In addition to her volunteer work as board president of the Mercer Island Youth and Family Services Foundation, Judge was a member of the Executive Committee of the Board of Directors of the Starlight Children’s Foundation, a nonprofit serving seriously ill children and their families. She has also served on the King County Conservation Voters Board and four years on NARAL Pro-Choice Washington’s PAC board.

Judge’s reports to the Wshington State Public Disclosure Commission show that she had about $75,000 in the bank on Sept. 1.

As for her opponent, Judge says that he promised bipartisanship but did not deliver. “Litzow made the last vote at the end of the regular [Legislative] session against the [bipartisan] budget that sent the state into special sessions that cost taxpayers $450,000. That is money that could have gone to schools,” she said.

Incumbent state Senator Steve Litzow, Judge’s opponent, reports that he has lost seven pounds this campaign season. He has kept track of how many doorbells he has rung. As of Friday, Oct. 5, he reported that he has been to 7,845 homes. In his last campaign, he lost 13 pounds.

Litzow, a Republican, is a management consultant and a former two-term Mercer Island City Councilmember.

He won the state Senate seat in 2010, defeating Randy Gordon, an attorney from Bellevue who had been appointed to fulfill the term left open by Islander Fred Jarrett, who left shortly after being elected to join the staff of the King County Council.

Litzow and his wife, Jenny, have lived on Mercer Island for more than 15 years. They have four children.

Litzow’s work in the Senate to date has earned him the Warren G. Magnuson Award for Bipartisan Leadership from the Municipal League of King County as well as the National Federation of Independent Business ‘Guardian of Small Business Award’ for supporting a more business-friendly environment in the state Legislature. He has endorsements from education and children’s advocates.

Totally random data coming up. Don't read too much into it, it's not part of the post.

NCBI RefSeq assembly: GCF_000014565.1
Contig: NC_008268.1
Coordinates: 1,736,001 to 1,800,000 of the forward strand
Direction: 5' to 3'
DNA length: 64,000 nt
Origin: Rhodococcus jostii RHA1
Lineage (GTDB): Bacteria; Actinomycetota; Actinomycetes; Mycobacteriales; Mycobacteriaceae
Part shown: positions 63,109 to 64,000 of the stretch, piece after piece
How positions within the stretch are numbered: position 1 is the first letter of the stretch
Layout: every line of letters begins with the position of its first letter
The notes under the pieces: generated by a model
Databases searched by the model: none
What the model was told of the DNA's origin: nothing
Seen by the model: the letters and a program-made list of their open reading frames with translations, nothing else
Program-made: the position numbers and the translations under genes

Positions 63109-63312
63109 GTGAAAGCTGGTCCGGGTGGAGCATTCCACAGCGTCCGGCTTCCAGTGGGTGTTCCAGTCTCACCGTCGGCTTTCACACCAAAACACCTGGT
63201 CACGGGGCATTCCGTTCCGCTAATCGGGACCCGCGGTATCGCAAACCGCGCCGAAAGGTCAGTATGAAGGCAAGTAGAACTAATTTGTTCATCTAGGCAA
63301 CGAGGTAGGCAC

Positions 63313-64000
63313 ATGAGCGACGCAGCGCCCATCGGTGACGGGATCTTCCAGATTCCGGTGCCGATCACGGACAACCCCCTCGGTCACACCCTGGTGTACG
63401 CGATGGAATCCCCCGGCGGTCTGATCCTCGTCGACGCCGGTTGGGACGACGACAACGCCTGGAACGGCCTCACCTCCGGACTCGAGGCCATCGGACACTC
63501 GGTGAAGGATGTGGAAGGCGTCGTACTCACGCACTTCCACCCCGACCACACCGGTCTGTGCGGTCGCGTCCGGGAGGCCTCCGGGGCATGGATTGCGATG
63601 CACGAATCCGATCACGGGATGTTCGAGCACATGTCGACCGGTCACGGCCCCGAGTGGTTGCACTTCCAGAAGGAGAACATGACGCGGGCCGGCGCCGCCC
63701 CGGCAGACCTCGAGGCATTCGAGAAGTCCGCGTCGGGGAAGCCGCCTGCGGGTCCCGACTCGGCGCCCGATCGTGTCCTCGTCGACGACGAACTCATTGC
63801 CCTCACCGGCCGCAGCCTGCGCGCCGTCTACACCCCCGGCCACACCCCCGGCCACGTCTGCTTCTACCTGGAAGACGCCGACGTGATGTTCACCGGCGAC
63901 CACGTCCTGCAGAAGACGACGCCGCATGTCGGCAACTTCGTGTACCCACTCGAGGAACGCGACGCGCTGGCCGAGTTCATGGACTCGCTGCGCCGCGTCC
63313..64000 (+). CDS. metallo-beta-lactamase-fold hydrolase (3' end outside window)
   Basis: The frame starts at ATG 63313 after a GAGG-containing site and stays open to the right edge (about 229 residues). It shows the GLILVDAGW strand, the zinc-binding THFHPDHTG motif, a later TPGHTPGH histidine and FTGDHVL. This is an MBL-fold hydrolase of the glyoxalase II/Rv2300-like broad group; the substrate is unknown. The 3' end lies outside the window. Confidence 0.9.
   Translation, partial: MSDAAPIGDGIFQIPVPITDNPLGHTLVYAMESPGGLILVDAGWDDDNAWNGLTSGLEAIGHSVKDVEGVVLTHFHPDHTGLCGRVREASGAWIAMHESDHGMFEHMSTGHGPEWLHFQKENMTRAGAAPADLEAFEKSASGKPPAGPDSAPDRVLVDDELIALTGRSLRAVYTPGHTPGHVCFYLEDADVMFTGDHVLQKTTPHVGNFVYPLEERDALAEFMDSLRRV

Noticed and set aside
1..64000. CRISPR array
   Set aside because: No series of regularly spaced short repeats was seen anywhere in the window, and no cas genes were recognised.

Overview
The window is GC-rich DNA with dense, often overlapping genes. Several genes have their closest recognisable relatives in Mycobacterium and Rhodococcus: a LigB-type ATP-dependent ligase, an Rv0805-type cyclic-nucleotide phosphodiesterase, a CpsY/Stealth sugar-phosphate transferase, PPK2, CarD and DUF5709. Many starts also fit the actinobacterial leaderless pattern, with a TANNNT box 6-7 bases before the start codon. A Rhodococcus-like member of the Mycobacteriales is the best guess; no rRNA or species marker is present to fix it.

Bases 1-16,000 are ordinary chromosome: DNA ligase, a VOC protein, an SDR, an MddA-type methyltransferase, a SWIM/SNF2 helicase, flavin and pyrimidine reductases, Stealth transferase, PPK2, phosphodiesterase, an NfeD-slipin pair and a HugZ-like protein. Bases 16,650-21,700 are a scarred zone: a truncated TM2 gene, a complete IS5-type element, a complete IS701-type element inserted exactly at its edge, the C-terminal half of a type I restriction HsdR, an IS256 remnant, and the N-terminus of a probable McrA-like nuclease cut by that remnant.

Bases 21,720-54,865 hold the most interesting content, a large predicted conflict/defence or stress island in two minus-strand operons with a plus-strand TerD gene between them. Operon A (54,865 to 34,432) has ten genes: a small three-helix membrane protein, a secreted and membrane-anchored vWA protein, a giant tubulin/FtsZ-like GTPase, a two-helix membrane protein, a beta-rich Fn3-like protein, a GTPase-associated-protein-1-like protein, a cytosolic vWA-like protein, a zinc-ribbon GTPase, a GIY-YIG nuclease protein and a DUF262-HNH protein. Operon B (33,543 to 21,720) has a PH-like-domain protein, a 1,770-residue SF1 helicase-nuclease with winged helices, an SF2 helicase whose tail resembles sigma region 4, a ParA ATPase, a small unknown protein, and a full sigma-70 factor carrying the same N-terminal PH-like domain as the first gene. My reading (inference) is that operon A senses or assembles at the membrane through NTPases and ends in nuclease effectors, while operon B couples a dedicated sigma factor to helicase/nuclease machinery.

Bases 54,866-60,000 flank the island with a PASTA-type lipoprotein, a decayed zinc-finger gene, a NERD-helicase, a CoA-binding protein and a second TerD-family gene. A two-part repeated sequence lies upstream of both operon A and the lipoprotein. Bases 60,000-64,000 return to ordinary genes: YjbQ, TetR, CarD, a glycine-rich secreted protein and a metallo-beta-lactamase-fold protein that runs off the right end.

The senator worked as a marketing executive with Procter & Gamble. He is currently a partner with EMM Group, a global marketing management company, and served in senior management roles with a number of local companies.

Litzow is a member of the board of the Bellevue College Foundation, Summer Search, a nonprofit mentoring program for at-risk youth, Thrive by Five, Puget Sound Ecosystem Coordinating Board and The Nature Conservancy.

According to state PDC reports, Litzow had $350,000 in the bank as of Sept. 1.

He says that as he has talked to voters across the district this spring and summer, he hears three things. First, concerns about the economy and when and how it will turn around; issues regarding education standards and funding adequacy; and, finally, health care.

He added that he is somewhat surprised he had not heard much during this campaign about transportation and environmental concerns.

“People are too focused on those [first three] topics to even get to social issues such as gay marriage,” he said.

Litzow said he has been busy focused on early education and K-12 initiatives and education financing. He is also on the Financial Institutions Housing & Insurance Committee and the Transportation Committee.

He was the sole sponsor of seven bills in the most recent Legislative session and was a secondary sponsor of 150 more bills, both significant and symbolic.

They include SB 5213, on insurance statutes, which was passed and signed by the governor, and SB 5784, on Regional Ocean Partnerships, also signed by the governor — and others that range from modifying unemployment insurance, due to high unemployment in the state, to preserving a school district levy base.

Regarding health care and the issues being discussed in the presidential campaigns, Litzow says that he sees some of the concern over how Obamacare, or any alternative to it, would work.

“I think we have got to figure out how it [Obamacare] will work, not just now, but in 10 years. The mechanics are important. The delivery and access have to be worked out. How do we make it workable and fair?

“The good news is that more people will be covered. A piece of bad news is that we don’t have enough doctors to treat them all,” he said.